The other competitor who has produced the ‘meh’ response in me has to be Igor. I was hoping for good things from him after reading his bio:

‘A 19th-century flaneur misplaced in a 21st-century techno-dystopia. Awaiting the invention of the time machine. Short bios offend me.’

Sad to say, his first three dare tweets were mired in vague imagery and supposedly impressive vocabulary. However, Dare 5 did see Igor redeem himself somewhat with his much snappier take on the Michael Jackson song title inspired sex scene:

‘One morning, after listening to “Beat It”, young Edmund decided it was time to overcome his fear of onanism.’

Here the word choice fits the theme and the tone and the whole thing gives a sense of character. More of this please Igor and maybe we can forget the slow start.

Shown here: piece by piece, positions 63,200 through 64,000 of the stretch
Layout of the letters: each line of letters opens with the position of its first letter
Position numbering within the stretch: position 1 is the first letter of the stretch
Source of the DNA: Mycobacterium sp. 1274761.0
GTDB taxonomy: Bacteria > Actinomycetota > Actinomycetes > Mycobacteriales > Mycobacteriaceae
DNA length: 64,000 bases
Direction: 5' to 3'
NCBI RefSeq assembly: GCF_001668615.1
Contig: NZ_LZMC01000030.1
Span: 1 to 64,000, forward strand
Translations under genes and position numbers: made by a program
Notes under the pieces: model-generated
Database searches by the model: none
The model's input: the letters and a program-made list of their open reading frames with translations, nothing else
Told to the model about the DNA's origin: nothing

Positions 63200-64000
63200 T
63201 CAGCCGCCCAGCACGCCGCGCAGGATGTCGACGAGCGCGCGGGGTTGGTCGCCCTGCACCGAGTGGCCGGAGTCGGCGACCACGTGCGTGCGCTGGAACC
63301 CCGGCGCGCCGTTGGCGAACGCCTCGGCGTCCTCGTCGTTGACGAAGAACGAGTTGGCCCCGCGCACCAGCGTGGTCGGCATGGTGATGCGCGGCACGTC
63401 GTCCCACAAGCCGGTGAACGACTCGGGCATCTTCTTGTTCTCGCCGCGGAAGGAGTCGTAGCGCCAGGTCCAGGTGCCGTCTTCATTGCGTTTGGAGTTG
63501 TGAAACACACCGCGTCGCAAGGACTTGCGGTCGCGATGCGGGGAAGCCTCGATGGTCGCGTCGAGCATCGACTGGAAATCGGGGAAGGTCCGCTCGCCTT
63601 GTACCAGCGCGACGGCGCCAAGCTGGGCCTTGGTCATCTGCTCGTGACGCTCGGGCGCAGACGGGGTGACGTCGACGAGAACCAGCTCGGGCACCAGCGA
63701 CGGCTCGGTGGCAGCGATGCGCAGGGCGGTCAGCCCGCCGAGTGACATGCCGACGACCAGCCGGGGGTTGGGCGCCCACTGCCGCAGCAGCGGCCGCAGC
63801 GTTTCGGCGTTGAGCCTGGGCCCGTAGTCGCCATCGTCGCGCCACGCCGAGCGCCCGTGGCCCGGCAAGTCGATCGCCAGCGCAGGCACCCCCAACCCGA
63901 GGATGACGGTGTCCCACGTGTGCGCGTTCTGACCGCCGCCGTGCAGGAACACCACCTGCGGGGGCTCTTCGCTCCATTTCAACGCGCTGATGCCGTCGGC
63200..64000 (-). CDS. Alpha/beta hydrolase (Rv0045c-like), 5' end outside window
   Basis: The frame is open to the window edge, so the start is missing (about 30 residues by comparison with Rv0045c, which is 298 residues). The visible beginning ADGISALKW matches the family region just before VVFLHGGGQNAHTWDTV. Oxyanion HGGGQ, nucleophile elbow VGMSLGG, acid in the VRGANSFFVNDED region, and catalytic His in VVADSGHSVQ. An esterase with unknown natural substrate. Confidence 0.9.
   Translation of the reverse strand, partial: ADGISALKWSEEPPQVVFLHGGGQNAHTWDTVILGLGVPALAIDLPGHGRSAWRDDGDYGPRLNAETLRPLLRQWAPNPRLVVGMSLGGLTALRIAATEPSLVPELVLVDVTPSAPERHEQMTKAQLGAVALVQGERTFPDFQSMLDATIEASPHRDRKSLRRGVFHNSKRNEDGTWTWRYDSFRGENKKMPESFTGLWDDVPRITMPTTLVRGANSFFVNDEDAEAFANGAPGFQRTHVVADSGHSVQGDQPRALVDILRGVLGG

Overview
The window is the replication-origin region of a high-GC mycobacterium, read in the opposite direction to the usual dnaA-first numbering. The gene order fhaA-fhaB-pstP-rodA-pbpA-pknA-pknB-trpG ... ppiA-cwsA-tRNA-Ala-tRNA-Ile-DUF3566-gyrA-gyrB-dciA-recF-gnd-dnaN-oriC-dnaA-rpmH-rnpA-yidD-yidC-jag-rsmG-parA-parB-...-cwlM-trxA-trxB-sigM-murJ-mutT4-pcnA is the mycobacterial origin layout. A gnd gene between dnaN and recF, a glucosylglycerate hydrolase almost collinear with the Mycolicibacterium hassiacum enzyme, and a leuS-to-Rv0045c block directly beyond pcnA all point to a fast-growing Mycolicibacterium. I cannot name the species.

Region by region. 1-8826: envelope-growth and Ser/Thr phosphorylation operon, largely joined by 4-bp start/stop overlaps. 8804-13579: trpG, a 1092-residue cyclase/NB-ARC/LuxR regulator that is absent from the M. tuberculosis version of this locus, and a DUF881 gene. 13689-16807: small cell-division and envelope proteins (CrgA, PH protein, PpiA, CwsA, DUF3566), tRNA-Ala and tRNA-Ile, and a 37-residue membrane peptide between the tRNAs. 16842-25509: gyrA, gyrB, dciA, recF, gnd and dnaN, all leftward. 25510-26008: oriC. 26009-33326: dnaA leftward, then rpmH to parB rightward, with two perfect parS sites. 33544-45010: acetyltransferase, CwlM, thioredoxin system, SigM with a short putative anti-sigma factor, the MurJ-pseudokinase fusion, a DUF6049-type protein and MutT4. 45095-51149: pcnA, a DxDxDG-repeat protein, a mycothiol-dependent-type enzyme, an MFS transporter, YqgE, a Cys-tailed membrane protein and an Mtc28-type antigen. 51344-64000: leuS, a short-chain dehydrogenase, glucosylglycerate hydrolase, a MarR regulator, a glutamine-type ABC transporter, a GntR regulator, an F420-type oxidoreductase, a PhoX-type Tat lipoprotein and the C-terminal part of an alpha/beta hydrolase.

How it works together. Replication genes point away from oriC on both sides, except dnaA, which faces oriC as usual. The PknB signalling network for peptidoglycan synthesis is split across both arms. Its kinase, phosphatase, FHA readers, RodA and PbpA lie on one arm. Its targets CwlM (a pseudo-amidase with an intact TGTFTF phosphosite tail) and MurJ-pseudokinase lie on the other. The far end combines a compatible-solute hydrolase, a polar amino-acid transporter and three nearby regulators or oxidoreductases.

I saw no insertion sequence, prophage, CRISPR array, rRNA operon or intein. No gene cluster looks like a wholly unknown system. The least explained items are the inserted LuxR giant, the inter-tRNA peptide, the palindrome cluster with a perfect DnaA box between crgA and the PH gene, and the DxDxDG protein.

The first of Utah’s dare tweets saw her playing with words, just as she had in her vegetable tweet fiction of the competition’s first ten days, to describe an act of cannibalism:

‘Stranded in the Arctic, he killed himself so she wouldn’t starve. “I ate you,” she sobbed over his gleaming bones. “I ate your guts.”‘

Unfortunately her subsequent tweets haven’t been as clever. Utah has shown she is able to play about with language, creating engaging and imaginative flights of fancy in the space of a tweet. Whether she can turn this into engaging fiction is yet to be seen.

Omar, in a past life ‘a sunny womanising troubadour,’ has produced some servicable responses, though nothing truly stand out. I did like his sperm’s eye view campfire tales: